The official page of the Government of the United States Rewards for Justice has published a statement in which it assures that it will give a reward of up to 10 million dollars “for information that leads to the identification or location of any person who, while acting under the direction or control of a foreign government, engages in malicious cyber activity against U.S. critical infrastructure, in violation of the Computer Fraud and Abuse Act (CFAA).”
Violations of this statute include “the transmission of extortion threats as part of ransomware attacks; intentional unauthorized access to a computer or exceeding authorized access and thereby obtaining information from any protected computer; or knowingly causing the transmission of a program, data, code, or command and, as a result of such conduct, intentionally causing unauthorized damage to a protected computer.”
According to this organization, protected computers include “not only the computer systems of the US Government and financial institutions, but also those that are used or affect interstate or foreign commerce or communications.”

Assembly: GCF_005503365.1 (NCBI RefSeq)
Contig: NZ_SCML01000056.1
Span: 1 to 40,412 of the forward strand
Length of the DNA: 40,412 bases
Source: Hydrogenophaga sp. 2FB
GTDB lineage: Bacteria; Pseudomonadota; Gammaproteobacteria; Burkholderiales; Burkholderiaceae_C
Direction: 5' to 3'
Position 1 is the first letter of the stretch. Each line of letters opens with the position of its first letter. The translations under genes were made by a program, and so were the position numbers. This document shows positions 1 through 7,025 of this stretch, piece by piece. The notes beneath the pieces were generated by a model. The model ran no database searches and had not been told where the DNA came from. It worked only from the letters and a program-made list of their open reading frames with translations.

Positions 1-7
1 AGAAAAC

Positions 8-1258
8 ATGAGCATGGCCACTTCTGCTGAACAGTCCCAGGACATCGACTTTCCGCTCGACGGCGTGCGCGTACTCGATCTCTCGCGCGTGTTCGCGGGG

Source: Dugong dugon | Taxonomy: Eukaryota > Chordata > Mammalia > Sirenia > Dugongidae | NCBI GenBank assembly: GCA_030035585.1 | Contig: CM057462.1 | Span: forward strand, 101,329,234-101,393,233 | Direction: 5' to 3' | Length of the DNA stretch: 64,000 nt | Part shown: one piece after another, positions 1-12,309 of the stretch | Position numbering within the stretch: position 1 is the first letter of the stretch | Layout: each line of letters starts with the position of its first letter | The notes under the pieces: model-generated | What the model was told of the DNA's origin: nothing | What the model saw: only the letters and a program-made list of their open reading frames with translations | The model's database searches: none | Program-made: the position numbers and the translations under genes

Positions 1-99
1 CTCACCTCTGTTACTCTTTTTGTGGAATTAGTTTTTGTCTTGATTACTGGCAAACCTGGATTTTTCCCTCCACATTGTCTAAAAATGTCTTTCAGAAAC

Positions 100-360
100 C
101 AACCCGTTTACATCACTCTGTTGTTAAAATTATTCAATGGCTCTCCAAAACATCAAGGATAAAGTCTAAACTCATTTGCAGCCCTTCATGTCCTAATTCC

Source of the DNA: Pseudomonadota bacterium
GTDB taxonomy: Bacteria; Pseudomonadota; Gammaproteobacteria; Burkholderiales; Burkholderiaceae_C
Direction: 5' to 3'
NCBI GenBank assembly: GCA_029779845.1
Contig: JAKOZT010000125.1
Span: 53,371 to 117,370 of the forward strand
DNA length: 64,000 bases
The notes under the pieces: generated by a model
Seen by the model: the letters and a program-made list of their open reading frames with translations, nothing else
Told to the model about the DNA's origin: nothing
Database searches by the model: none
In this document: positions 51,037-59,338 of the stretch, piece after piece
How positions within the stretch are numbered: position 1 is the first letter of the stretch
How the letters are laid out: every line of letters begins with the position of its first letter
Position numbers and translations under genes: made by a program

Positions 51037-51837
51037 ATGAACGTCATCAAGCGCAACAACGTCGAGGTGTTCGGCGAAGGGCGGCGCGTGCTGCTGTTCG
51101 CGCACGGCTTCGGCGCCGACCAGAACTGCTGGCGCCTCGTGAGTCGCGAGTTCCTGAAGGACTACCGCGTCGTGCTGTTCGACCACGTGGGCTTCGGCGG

“In keeping with how seriously we view these cyber threats, Rewards for Justice has established a Dark Web (Tor-based) tip reporting hotline to protect the safety of potential sources. Potential relocation payments and cryptocurrency rewards may be available to eligible sources,” the statement reads.
It adds: “Anyone with information about foreign malicious cyber activity against US critical infrastructure should contact Rewards for Justice through our Tor-based tip reporting channel at: he5dybnt7sr6cm32xt77pazmtm65flqy6irivtflruqfc5ep7eiodiad.onion.” Although it does not quote it directly, this government body would be referring to possible attacks from Russia, after the war started by Putin’s country against Ukraine.
About half of cybercriminal groups are state-backed
According to a report by the security companies Thales and Verint, about half of the cyberbad gangs are backed by the state (49%). Its objectives are sensitive data, mainly defense data, or breaking into fundamental entities for the development of daily life, such as critical infrastructures (health, financial or supply networks).
Of the rest, 26% are activists who aim to influence political and social processes and another 20% are ‘hackers’ who scour the Internet in search of money.
This same report points out that the first group, the one that causes the most concern in times of crisis like the one we are experiencing now with the war between Russia and Ukraine, does not even need to develop its own malware, but instead uses malware created and shared by others.